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Air Quality – A National Emergency

27 September 2017

WEHD seminar

Guest blog by William Hatchett, EHN Editor 

(Left to right) Matt Clark, Shropshire EHO, Bridget Fox, Campaign for Better Transport, Prof Jim Longhurst, University of the West of England and Roger Geffen, Cycling UK. Watch the webcast recording here.

Poor air quality is contributing to the deaths of 40,000 people a year in the UK, delegates heard at our World Environmental Health Day seminar. Jim Longhurst of the University of West of England said: ‘This is a public health emergency. WHO estimates that there are 3.7 million deaths a year due to ambient air pollution. Those are real people who have died prematurely because of choices that their society has made.’

He added: ‘More than half of local authorities in the UK have one or more air quality management areas designed to improve air quality, but they were meant to have dealt with the problem everywhere by 2005.

Bridget Fox, of the Campaign for Better Transport, told delegates that the main contributor to poor air quality was traffic, with diesel vehicles responsible for the majority of nitrogen dioxide emissions and particulate pollution. She called for greener buses and transport fleets, better public transport between new housing developments and workplaces, workplace parking levies, more charging points for electric vehicles and cycle and pedestrian-friendly town centres.

Roger Geffen, policy manager of Cycling UK, said that congestion, accidents, poor air quality and physical inactivity, all associated with car use, are estimated to cost the government £10bn a year. ‘We need tackle all four problems. It is utterly unhelpful that the government’s plan does not help local authorities to implement clean air zones. The government needs to step in to provide political and technological innovation. To leave it to local authorities is unacceptable.'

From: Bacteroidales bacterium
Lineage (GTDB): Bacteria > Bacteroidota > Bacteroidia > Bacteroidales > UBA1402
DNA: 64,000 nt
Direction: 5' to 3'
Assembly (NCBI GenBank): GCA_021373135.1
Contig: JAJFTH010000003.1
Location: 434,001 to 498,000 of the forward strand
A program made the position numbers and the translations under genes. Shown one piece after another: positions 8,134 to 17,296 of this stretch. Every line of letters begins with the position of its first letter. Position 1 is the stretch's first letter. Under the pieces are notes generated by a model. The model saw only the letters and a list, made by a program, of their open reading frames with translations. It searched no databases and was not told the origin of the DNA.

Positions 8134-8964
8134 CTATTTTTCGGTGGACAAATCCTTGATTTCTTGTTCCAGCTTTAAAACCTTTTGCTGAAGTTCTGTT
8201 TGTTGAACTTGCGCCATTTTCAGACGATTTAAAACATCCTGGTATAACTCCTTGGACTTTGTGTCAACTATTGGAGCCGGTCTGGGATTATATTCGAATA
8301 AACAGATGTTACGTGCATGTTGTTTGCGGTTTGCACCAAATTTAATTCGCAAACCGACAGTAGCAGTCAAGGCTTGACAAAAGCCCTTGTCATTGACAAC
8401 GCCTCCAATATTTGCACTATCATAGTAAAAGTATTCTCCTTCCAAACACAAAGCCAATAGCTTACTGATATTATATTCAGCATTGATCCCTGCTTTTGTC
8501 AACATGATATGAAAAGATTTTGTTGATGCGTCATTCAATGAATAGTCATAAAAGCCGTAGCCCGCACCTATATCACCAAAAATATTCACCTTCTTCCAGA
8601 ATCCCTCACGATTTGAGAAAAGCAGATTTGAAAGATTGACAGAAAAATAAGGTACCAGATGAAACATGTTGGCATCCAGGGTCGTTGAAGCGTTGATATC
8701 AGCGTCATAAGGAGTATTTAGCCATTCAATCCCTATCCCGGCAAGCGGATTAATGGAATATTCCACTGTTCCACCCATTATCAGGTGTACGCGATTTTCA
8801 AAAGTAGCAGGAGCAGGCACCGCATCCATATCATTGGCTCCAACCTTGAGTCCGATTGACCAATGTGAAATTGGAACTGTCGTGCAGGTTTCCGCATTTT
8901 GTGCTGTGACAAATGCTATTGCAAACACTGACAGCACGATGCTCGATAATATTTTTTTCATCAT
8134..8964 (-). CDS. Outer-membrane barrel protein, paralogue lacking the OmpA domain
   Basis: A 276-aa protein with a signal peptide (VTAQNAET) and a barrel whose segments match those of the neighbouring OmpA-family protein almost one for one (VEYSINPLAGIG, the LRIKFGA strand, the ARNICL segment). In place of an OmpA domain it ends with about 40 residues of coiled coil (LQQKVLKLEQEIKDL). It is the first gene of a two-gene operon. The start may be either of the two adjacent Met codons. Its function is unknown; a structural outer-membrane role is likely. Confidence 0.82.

Matt Clark, EHO with Shropshire Council, congratulated the legal firm ClientEarth for successfully challenging the inadequacy of government air quality plans in court and said, ‘everybody is talking about air quality. That can only be a good thing.’

Rounding off the event, Tony Lewis, CIEH head of policy, repeated criticism of the government’s strategy for reducing NO2: ‘It’s inappropriate and ineffectual. The way it passes the buck to local authorities is shameful. This is a national emergency requiring a national response. The government should be held to account on this by all of, as citizens of the UK.'

Participating in the event, which was streamed live online, were experts and campaigners from the fields of cycling, active transport and planning, and the environment. The event formed part of CIEH’s Clean Air for All campaign, which is calling for a Clean Air Act for the UK, a new air quality strategy from DEFRA and better integration of air quality into planning and transport policies.'